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Wealth planning in times of crises: immediate-, near- and medium-term considerations

Almost 10% of British citizens and 11% of Swiss live abroad. Our world is becoming more and more interconnected. In times of global crises, however, this order is turned upside down. What needs to be considered in the immediate-, near- and medium term? We compiled the most important aspects from a wealth planning perspective.




Modern travel and technology has enriched global families’ lives for the last few decades. Easy air travel has meant we can live all over the world, yet be only a few hours away from each other. Meanwhile, smartphones and Skype have transformed communicating, making it continual and visual, virtually like being in the same place.

Yet if a global crisis brakes out, all that suddenly changes. Distance becomes real again. Many family members might even be stuck abroad as flights are cancelled and borders are closed. To prepare for unfortunate events like these, we have assembled some immediate, near- and medium-term considerations.

Immediate considerations: weather the storm
In times of global crises, many families take steps to reunite family members from across the globe. In extreme cases, this may even be supported by government actions and air carriers focused on repatriation efforts. Immediate considerations should include the following:

  • Is a valid last will and testament in place?
  • Does it need to be updated to take changed circumstances into account? 
  • Has a so-called ‘living will’ (or advance care directive) been drafted?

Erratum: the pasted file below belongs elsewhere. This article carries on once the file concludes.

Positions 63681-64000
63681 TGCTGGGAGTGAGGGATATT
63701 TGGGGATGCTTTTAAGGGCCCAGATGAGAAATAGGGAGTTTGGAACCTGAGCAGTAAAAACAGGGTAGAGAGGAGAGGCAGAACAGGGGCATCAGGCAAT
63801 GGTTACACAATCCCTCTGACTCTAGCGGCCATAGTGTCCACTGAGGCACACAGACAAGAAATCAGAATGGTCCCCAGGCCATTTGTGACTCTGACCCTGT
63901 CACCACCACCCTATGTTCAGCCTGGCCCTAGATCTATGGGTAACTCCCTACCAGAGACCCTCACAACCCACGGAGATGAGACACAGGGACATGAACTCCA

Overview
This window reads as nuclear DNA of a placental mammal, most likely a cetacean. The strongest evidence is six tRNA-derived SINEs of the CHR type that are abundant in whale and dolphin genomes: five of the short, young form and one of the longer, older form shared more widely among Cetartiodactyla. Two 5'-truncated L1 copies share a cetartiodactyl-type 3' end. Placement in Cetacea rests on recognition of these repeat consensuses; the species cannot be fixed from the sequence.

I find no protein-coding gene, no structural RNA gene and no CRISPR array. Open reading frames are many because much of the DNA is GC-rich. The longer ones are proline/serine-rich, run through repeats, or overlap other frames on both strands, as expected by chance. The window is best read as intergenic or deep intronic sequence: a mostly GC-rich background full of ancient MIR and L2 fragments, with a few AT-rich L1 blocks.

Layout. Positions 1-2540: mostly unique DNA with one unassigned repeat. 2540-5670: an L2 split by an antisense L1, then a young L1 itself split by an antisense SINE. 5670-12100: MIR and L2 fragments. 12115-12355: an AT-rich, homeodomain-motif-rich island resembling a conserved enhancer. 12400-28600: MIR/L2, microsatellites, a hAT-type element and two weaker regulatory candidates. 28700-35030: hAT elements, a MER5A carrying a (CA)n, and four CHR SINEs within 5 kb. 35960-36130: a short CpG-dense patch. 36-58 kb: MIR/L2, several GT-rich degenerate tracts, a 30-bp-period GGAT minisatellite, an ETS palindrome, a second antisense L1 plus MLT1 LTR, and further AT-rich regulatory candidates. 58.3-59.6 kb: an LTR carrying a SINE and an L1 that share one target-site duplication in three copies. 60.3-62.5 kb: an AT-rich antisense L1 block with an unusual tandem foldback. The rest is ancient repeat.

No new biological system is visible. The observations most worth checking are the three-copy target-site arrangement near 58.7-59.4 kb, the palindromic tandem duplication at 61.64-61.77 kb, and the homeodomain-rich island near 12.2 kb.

• Do vulnerable family members require additional provision or arrangements for care and supervision? Has a plan been put in place? 
  • How are minor children protected in ongoing custody and/or maintenance disputes?

Consolidating this kind of information in an ‘emergency’ folder is time well invested.

Near-term considerations: avoid unintended consequences
The consequences of being forced to spend a longer than planned period in a particular country reveals technical issues.  

  • Do you exercise management decisions?
  • Does a ‘days-counting’ rule impact your arrival, exit or temporary presence?
  • Are your cash flow projections still realistic?

Medium-term considerations: reflect, evaluate and adjust
Beyond the emergency measures requiring attention in the immediate and near-term, wealth planning arrangements currently in place should be re-evaluated:

  • Has your chosen country of residence fulfilled your expectations regarding health- and social care, the protection of personal liberties, ease of repatriation (…)?
  • Is your personal wealth structuring plan still ‘fit for purpose’? Are simple tweaks required, or is a more drastic overhaul necessary?
  • Holding digital assets may present numerous challenges. Have these been considered?
  • Has a comprehensive wealth overview been drafted? Does it cover your global assets and all asset classes? 

A crisis, whether global or personal, brings families closer together. Communicating transparently and taking steps to implement plans where none exist, or adjust existing plans to account for lessons learned, may help to weather the storm.